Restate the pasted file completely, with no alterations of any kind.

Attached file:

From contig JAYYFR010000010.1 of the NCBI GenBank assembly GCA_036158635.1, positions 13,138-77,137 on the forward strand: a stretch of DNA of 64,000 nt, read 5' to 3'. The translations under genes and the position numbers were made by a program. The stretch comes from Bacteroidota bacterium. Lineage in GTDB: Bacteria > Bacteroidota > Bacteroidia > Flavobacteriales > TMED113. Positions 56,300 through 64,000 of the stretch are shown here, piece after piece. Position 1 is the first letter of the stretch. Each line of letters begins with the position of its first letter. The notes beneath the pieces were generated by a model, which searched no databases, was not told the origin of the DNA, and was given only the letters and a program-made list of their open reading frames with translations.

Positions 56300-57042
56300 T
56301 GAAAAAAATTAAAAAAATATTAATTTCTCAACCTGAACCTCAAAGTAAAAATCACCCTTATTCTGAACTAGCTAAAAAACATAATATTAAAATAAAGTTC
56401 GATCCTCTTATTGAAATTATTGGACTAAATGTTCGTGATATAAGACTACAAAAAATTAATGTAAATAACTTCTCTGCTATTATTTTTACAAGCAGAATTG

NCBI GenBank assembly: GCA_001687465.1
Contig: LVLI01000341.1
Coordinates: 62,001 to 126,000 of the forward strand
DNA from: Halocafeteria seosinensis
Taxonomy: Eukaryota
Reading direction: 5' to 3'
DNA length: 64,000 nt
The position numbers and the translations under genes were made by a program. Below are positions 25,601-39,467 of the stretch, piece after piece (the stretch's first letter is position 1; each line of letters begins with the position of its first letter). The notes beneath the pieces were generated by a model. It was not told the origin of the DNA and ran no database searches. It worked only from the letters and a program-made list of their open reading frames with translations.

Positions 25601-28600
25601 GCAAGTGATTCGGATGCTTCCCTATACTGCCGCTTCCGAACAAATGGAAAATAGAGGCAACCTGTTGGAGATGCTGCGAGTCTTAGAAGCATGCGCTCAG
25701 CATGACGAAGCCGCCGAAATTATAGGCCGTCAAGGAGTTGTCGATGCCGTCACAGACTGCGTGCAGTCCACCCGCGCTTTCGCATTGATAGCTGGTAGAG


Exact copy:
From contig JAYYFR010000010.1 of the NCBI GenBank assembly GCA_036158635.1, positions 13,138-77,137 on the forward strand: a stretch of DNA of 64,000 nt, read 5' to 3'. The translations under genes and the position numbers were made by a program. The stretch comes from Bacteroidota bacterium. Lineage in GTDB: Bacteria > Bacteroidota > Bacteroidia > Flavobacteriales > TMED113. Positions 56,300 through 64,000 of the stretch are shown here, piece after piece. Position 1 is the first letter of the stretch. Each line of letters begins with the position of its first letter. The notes beneath the pieces were generated by a model, which searched no databases, was not told the origin of the DNA, and was given only the letters and a program-made list of their open reading frames with translations.

Positions 56300-57042
56300 T
56301 GAAAAAAATTAAAAAAATATTAATTTCTCAACCTGAACCTCAAAGTAAAAATCACCCTTATTCTGAACTAGCTAAAAAACATAATATTAAAATAAAGTTC
56401 GATCCTCTTATTGAAATTATTGGACTAAATGTTCGTGATATAAGACTACAAAAAATTAATGTAAATAACTTCTCTGCTATTATTTTTACAAGCAGAATTG

NCBI GenBank assembly: GCA_001687465.1
Contig: LVLI01000341.1
Coordinates: 62,001 to 126,000 of the forward strand
DNA from: Halocafeteria seosinensis
Taxonomy: Eukaryota
Reading direction: 5' to 3'
DNA length: 64,000 nt
The position numbers and the translations under genes were made by a program. Below are positions 25,601-39,467 of the stretch, piece after piece (the stretch's first letter is position 1; each line of letters begins with the position of its first letter). The notes beneath the pieces were generated by a model. It was not told the origin of the DNA and ran no database searches. It worked only from the letters and a program-made list of their open reading frames with translations.

Positions 25601-28600
25601 GCAAGTGATTCGGATGCTTCCCTATACTGCCGCTTCCGAACAAATGGAAAATAGAGGCAACCTGTTGGAGATGCTGCGAGTCTTAGAAGCATGCGCTCAG
25701 CATGACGAAGCCGCCGAAATTATAGGCCGTCAAGGAGTTGTCGATGCCGTCACAGACTGCGTGCAGTCCACCCGCGCTTTCGCATTGATAGCTGGTAGAG